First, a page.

Onoe Kikugoro III

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Onoe Kikugorô III was a kabuki actor, the first and among the most famous kaneru yakusha, a type of actor who performs a wide variety of roles. This is in contrast to the vast majority of kabuki actors, who specialize in only playing women, heroes, villains, or other particular types of roles. Kikugorô was close friends with the playwright Tsuruya Nanboku IV, who wrote the role of Oiwa, in the play Tôkaidô Yotsuya Kaidan, specifically for him.

Names and Lineage

Like most kabuki actors, Kikugorô went by a number of different stage names over the course of his career. He debuted as Onoe Eizaburô I, and spent time as Ôgawa Hashizô I, Onoe Baikô III, and Onoe Matsusuke II, before taking the name Onoe Kikugorô in 1815. He also used the poetry names (haimyô) Baiju, Gachô, Sanchô, and Baikô.

Kikugorô was adopted into the kabuki world by Onoe Shôroku I. He had three sons, Onoe Matsusuke III, Onoe Eizaburô IV, and Onoe Kikunosuke, and a grandson, Onoe Kikugorô V. Onoe Kikugorô IV and Ichimura Uzaemon XII were his sons-in-law.


Kikugorô made his debut on stage at the age of four in 1789, as Onoe Eizaburô I.

By 1810, he had already become acquainted with Tsuruya Nanboku IV, and had seen his first son's stage debut. Over the course of his career, he would develop a strong relationship with the playwright, performing in many of his productions, often alongside his own sons. Taking part in a number of shûmei naming ceremonies alongside his sons, the actor went through several different names, often passing them on to his sons, and finally taking the name Kikugorô III in 1815.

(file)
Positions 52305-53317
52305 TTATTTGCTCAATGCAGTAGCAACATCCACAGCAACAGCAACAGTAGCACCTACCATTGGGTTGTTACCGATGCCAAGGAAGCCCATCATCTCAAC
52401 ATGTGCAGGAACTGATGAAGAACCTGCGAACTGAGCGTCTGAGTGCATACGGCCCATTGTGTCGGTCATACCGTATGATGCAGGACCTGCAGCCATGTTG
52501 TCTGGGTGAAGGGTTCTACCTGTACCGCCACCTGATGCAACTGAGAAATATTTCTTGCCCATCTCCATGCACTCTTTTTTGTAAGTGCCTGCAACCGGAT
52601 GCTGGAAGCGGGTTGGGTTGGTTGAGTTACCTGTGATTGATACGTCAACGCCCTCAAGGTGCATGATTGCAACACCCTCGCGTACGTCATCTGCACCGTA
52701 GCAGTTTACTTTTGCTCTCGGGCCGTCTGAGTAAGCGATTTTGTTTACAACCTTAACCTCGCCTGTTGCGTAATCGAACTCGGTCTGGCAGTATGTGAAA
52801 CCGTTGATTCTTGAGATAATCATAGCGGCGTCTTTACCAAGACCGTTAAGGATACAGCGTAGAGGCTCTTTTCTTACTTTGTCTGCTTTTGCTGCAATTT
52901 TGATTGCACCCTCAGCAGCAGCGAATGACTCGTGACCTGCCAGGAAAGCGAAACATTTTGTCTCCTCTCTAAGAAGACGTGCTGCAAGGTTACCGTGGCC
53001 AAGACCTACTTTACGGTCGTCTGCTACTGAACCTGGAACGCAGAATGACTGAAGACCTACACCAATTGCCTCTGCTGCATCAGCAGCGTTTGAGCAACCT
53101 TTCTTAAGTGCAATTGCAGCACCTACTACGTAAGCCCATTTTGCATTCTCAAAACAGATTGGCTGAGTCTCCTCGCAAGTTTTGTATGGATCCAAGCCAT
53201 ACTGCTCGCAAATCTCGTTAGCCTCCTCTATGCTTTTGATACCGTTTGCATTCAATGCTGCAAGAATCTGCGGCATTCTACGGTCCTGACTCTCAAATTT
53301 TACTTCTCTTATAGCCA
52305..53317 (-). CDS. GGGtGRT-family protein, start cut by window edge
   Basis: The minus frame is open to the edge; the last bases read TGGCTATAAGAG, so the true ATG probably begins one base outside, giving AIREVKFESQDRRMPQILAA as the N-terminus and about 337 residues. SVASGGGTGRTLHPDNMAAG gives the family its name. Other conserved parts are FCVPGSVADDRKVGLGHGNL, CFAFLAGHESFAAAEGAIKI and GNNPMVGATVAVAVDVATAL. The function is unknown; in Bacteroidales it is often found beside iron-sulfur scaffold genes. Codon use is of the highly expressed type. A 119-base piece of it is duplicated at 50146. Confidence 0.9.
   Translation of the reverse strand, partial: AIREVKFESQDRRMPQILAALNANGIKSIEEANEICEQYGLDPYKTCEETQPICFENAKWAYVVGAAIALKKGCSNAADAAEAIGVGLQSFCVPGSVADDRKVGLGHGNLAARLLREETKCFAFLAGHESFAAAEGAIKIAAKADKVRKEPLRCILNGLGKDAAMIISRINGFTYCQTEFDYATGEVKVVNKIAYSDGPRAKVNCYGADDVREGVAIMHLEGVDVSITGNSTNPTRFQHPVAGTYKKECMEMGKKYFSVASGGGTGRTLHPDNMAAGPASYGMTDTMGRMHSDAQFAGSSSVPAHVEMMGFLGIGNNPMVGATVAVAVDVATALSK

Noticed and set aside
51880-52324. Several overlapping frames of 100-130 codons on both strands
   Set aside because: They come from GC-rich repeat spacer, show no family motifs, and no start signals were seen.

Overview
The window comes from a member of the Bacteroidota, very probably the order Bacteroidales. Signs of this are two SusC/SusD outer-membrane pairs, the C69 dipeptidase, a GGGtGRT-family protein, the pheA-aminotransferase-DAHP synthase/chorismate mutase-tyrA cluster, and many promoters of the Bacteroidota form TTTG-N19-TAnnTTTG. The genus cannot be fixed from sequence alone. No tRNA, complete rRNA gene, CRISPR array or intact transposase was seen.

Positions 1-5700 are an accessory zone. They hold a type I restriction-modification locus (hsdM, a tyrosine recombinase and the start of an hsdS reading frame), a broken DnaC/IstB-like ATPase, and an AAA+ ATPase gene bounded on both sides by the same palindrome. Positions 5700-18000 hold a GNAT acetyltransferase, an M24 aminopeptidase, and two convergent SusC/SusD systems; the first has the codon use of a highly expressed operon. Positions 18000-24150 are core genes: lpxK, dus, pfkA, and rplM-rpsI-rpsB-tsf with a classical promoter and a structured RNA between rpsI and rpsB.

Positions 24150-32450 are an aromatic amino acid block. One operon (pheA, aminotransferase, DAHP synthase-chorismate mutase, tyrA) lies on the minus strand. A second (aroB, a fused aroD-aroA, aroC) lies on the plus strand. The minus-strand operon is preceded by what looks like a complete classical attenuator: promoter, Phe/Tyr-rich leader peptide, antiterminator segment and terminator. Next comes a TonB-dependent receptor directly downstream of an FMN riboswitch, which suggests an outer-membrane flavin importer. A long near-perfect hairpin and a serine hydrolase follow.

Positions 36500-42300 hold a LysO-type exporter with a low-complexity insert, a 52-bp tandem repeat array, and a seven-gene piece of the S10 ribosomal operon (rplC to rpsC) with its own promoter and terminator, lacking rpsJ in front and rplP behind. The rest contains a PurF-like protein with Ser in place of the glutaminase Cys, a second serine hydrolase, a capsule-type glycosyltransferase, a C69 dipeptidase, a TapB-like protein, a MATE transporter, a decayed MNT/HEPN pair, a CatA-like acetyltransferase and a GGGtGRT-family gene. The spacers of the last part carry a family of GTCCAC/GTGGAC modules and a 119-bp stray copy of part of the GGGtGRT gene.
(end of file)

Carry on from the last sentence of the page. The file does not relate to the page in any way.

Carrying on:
Kikugorô played the lead role of Oiwa, wife of Iemon, in the 1825 premiere of the now-famous ghost play Tôkaidô Yotsuya Kaidan; the role was written specifically for him by his playwright friend. Among his many roles over his career were those of Ôboshi Yuranosuke, Kô no Moronao and Tonase in Kanadeon Chûshingura, Sugawara no Michizane in Sugawara Denju Tenarai Kagami, and Shizuka Gozen and Itami Gonta in Yoshitsune Senbon Zakura. His rivalry with fellow actor Ichikawa Danjûrô VII added to the excitement and appeal of their many performances together.

He entered retirement in September 1847, after a final performance at the Ichimura-za, in a program called "Onoe Baiju Ichidai Banashi" after him. In his retirement, he took on the name Kikuya Manbei, and ran a mochi shop called the Kiku-ya. Kikugorô returned to the stage, however, the following year, performing under the stage name Ôgawa Hashizô I, in Edo and on a short tour in Nagoya.

Settling in Osaka towards the end of 1848, he fell ill the following year and died at the Kakegawa station on the Tôkaidô post road.


This article was written by User:LordAmeth and contributed to both the Samurai Archives Wiki and Wikipedia; the author gives permission for his work to be used in this way.